Gennady Burbulis, a top aide to Russian President Boris Yeltsin who helped prepare and sign the 1991 pact that led to the formal breakup of the Soviet Union, has died. He was 76.
As secretary of state and first deputy chairman of the government from 1991-1992, Burbulis was instrumental in steering the new, post-Soviet Russian state.
With Yeltsin, he was a signatory for Russia to the agreement reached on December 8, 1991, with the leaders of Ukraine and Belarus to disband the Soviet Union. The pact was signed in the Belovezha forest, in what is now Belarus.
Burbulis is the third key player to the agreement who has died in the past several weeks. Former Ukrainian President Leonid Kravchuk and former Belarusian President Stanislav Shushkevich both died in May.
The hopes of peaceful coexistence among the three former Soviet republics have been dashed since Russia’s military operation in Ukraine began in February. Russian President Vladimir Putin said in a televised address then that the Soviet collapse followed “historic, strategic mistakes” by Communist leaders.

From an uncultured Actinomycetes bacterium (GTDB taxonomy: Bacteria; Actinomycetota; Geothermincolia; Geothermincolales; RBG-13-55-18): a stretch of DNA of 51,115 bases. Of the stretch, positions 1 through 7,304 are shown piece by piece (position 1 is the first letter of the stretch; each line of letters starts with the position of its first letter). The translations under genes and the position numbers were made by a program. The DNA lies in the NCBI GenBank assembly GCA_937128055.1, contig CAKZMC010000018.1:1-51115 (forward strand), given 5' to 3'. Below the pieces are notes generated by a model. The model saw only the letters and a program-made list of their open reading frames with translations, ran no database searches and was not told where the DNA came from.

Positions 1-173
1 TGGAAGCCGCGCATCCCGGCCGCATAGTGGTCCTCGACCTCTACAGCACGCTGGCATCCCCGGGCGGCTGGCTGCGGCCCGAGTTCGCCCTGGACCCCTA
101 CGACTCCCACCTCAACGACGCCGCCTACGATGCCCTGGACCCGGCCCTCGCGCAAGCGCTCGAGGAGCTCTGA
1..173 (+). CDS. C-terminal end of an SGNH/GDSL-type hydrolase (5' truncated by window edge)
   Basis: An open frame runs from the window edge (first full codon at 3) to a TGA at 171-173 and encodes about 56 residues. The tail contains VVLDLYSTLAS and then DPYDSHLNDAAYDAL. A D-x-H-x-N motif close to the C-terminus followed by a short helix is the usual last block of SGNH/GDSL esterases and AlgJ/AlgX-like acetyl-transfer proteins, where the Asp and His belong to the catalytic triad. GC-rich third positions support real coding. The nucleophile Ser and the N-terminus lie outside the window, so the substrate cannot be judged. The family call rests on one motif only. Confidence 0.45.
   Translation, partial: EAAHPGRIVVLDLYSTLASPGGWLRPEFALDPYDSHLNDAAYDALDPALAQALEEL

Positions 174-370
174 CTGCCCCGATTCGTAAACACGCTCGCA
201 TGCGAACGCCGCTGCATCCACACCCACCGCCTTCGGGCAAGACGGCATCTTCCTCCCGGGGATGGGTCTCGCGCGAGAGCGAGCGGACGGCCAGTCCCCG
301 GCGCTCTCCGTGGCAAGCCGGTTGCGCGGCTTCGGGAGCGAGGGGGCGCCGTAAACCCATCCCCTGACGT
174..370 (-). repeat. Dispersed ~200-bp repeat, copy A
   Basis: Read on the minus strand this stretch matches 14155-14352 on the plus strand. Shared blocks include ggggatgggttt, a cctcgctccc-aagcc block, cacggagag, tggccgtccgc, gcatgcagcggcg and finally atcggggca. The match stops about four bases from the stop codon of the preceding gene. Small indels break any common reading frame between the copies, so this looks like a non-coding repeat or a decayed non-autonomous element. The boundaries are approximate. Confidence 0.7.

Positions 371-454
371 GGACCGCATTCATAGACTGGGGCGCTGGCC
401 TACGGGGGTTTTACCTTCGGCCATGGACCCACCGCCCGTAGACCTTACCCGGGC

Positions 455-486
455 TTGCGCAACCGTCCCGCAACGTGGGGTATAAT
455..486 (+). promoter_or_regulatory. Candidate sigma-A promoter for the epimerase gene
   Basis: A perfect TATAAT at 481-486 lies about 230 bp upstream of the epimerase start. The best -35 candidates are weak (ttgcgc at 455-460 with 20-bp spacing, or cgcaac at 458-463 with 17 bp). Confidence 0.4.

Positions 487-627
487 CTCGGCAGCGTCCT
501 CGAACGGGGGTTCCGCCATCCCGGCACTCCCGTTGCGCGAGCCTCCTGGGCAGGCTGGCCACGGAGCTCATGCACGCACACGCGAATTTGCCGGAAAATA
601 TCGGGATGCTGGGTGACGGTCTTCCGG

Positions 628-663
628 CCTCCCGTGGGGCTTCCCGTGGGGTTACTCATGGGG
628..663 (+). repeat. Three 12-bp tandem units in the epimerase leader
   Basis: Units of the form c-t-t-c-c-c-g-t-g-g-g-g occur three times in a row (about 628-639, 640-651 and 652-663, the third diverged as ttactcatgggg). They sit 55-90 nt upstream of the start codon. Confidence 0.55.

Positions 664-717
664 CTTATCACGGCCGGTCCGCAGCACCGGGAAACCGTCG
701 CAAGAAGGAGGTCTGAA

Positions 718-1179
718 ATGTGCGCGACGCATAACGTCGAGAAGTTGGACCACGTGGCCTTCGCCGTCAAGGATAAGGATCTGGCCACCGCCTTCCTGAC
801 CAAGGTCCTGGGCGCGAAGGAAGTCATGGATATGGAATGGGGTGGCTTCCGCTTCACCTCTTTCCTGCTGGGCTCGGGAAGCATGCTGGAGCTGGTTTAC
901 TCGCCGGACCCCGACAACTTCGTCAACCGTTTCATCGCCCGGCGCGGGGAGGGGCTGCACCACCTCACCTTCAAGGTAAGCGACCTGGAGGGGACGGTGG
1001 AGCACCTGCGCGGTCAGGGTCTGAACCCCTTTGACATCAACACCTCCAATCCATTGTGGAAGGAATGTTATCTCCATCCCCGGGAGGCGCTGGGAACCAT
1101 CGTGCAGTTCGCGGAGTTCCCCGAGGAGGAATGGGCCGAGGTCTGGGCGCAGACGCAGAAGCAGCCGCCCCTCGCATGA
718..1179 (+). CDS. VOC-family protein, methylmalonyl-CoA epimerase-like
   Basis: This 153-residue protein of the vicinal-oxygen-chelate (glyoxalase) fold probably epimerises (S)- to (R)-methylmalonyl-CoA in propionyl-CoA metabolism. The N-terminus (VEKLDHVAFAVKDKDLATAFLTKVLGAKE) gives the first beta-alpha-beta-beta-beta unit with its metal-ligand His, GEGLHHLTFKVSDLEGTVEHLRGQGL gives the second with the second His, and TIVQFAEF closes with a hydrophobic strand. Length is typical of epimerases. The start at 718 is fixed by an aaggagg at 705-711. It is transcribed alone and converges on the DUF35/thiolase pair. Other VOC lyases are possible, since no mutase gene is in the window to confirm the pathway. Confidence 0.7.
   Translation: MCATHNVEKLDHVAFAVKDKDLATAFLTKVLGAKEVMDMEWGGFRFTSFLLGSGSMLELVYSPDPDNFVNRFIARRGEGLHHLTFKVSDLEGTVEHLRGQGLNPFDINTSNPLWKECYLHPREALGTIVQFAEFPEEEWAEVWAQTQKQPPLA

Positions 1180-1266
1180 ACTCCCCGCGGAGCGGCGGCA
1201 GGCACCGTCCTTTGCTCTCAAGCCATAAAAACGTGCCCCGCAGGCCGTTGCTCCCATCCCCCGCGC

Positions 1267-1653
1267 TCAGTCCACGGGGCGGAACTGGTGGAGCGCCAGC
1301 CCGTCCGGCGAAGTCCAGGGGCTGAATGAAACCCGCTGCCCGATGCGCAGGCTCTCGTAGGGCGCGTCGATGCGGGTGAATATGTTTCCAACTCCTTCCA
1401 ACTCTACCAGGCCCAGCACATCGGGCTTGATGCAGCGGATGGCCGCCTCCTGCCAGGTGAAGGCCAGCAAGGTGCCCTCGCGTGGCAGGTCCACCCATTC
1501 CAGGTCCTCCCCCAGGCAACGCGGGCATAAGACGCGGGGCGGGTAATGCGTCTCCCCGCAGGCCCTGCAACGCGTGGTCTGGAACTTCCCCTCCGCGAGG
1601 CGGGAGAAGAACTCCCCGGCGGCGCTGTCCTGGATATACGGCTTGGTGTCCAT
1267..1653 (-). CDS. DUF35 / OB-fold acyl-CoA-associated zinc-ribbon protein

Burbulis died in Baku, where he had flown for a conference.
“He was not sick, he felt great, and he just took part in the IX Global Baku Forum, which discussed the issue of the ‘Threat to the Global World Order,'” his press secretary, Andrey Markov, told the Interfax news agency.
Burbulis was born on August 4, 1945, in Pervouralsk. He aided Yeltsin during his rise to lead Soviet Russia in 1990 and then independent Russia in 1991, as its first president.
From 1993 to 1999, Burbulis was a member of parliament, and later was vice governor of the Novgorod region.
“Another of the key persons in the European transformation has left us. Burbulis was influential as few others in breaking with the Soviet past and trying to build a new and democratic Russia,” Swedish diplomat Carl Bildt tweeted Sunday.